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Thursday, January 12, 2006

How Many Iraqis Have Died Since the US Invasion in 2003?


Iraq Body Count
In this excerpt Counterpunch.org helps shed light on the true costs of the Iraq War

By ANDREW COCKBURN

President Bush's off-hand summation last month of the number of Iraqis who have so far died as a result of our invasion and occupation as "30,000, more or less" was quite certainly an under-estimate. The true number is probably hitting around 180,000 by now, with a possibility, as we shall see, that it has reached as high as half a million. But even Bush's number was too much for his handlers to allow. Almost as soon as he finished speaking, they hastened to downplay the presidential figure as "unofficial", plucked by the commander in chief from "public estimates". Such calculations have been discouraged ever since the oafish General Tommy Franks infamously announced at the time of the invasion: "We don't do body counts". In December 2004, an effort by the Iraqi Ministry of Health to quantify ongoing mortality on the basis of emergency room admissions was halted by direct order of the occupying power. In fact, the President may have been subconsciously quoting figures published by iraqbodycount.org, a British group that diligently tabulates published press reports of combat-related killings in Iraq. Due to IBC's policy of posting minimum and maximum figures, currently standing at 27787 and 31317, their numbers carry a misleading air of scientific precision. As the group itself readily concedes, the estimate must be incomplete, since it omits unreported deaths. There is however another and more reliable method for estimating figures such as these: nationwide random sampling. No one doubts that, if the sample is truly random, and the consequent data correctly calculated, the sampled results reflect the national figures within the states accuracy. That, after all, is how market researchers assess public opinion on everything from politicians to breakfast cereals. Epidemiologists use it to chart the impact of epidemics. In 2000 an epidemiological team led by Les Roberts of Johns Hopkins School of Public Health used random sampling to calculate the death toll from combat and consequent disease and starvation in the ongoing Congolese civil war at 1.7 million. This figure prompted shocked headlines and immediate action by the UN Security Council. No one questioned the methodology.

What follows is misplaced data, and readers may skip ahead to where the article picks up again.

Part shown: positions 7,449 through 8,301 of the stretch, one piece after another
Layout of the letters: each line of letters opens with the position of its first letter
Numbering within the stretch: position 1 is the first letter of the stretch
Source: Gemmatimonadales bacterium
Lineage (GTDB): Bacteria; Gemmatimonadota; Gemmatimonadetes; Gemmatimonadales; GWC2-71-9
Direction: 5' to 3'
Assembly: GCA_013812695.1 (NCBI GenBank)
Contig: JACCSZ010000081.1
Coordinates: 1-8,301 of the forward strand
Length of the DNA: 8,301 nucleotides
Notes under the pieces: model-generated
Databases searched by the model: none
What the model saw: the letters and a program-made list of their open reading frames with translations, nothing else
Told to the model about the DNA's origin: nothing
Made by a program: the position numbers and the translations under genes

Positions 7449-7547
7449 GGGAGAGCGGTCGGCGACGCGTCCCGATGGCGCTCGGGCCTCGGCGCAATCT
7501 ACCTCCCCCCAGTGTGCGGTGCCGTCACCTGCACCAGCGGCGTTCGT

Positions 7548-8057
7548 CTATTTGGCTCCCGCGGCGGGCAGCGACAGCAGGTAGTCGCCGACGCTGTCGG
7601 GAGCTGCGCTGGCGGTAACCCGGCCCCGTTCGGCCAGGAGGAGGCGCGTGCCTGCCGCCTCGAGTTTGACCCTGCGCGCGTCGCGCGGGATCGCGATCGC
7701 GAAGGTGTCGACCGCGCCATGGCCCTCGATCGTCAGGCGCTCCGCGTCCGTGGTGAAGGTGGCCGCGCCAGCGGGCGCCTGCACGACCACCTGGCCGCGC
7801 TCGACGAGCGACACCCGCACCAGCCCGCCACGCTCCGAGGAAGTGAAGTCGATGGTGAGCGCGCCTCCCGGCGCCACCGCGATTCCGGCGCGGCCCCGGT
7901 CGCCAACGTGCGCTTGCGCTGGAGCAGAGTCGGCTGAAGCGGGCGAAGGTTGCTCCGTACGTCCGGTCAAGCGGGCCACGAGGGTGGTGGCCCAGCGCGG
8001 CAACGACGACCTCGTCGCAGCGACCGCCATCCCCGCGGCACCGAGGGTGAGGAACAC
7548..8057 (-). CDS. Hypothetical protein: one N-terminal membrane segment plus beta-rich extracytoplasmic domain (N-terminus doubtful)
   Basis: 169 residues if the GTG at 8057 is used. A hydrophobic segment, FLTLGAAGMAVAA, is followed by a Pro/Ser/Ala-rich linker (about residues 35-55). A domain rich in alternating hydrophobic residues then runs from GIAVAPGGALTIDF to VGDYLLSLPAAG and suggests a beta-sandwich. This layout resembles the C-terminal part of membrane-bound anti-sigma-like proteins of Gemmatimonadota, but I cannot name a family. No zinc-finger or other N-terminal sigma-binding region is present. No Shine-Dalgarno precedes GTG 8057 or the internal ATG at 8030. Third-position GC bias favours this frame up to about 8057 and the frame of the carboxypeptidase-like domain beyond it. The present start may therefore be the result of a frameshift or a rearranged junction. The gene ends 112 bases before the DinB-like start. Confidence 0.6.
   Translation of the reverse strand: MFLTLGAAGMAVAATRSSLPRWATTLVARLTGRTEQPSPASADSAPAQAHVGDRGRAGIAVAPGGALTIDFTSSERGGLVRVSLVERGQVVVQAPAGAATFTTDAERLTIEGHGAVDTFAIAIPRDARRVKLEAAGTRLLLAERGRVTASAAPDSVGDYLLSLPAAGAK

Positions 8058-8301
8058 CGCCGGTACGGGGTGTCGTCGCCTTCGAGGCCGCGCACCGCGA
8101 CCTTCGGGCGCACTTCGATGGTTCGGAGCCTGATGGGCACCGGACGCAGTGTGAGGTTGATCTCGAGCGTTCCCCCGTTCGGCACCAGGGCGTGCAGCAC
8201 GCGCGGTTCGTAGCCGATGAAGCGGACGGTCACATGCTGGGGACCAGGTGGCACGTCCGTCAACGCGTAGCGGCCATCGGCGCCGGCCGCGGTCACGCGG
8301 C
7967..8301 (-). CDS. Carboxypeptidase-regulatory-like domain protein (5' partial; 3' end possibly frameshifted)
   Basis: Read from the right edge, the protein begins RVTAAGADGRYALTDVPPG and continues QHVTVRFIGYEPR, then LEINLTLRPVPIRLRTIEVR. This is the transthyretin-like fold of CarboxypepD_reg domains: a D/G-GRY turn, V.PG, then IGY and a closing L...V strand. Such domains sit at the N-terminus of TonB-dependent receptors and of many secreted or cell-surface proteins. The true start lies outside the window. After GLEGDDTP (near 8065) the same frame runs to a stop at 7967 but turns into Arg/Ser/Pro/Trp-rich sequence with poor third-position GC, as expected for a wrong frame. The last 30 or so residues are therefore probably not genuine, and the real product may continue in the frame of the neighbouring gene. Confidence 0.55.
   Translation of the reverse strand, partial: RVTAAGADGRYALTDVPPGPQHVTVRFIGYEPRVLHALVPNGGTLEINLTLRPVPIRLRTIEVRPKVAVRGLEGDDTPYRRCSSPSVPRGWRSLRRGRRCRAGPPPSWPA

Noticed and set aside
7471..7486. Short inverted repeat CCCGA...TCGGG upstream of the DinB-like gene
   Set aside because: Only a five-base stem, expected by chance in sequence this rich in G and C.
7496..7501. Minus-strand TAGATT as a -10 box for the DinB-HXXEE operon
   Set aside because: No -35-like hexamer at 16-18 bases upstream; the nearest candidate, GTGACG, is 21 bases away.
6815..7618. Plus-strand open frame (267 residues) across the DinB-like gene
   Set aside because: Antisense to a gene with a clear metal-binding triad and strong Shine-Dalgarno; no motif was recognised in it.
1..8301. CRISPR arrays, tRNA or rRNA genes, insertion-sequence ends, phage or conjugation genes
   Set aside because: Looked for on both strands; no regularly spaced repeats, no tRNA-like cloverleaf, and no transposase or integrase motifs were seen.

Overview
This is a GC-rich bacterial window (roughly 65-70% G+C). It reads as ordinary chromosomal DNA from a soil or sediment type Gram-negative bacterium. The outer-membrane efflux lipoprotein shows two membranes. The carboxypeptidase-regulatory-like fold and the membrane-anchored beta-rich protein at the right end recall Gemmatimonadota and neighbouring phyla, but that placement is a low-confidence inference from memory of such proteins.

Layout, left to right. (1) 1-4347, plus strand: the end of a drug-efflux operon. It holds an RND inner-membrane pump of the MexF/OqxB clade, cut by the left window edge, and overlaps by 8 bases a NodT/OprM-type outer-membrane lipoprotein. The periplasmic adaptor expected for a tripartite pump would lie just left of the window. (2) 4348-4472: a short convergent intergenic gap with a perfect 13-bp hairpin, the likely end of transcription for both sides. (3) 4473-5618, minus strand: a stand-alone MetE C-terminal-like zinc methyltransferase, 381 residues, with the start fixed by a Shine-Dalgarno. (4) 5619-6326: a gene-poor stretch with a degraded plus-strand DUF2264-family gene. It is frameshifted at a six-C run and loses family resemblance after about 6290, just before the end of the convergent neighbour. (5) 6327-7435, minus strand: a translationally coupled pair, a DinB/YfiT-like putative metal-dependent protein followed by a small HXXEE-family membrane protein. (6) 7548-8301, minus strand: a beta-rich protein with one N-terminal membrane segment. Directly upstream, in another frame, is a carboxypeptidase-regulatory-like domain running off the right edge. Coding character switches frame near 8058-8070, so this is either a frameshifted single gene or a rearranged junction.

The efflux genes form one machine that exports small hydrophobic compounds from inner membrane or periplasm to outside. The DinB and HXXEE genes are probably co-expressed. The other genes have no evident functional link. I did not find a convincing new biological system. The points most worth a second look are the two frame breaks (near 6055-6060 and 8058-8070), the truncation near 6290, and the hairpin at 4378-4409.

In September 2004, Roberts led a similar team that researched death rates, using the same techniques, in Iraq before and after the 2003 invasion. Making "conservative assumptions" they concluded that "about 100,000 excess deaths" (in fact 98,000) among men, women, and children had occurred in just under eighteen months. Violent deaths alone had soared twentyfold. But, as in most wars, the bulk of the carnage was due to the indirect effects of the invasion, notably the breakdown of the Iraqi health system. Thus, though many commentators contrasted the iarqbodycount and Johns Hopkins figures, they are not comparable. The bodycounters were simply recording, or at least attempting to record, deaths from combat violence, while the medical specialists were attempting something far more complete, an accounting of the full death toll wrought by the devastation of the US invasion and occupation. Unlike the respectful applause granted the Congolese study, this one, published in the prestigious British medical journal The Lancet, generated a hail of abusive criticism. The general outrage may have been prompted by the unsettling possibility that Iraq's liberators had already killed a third as many Iraqis as the reported 300,000 murdered by Saddam Hussein in his decades of tyranny.

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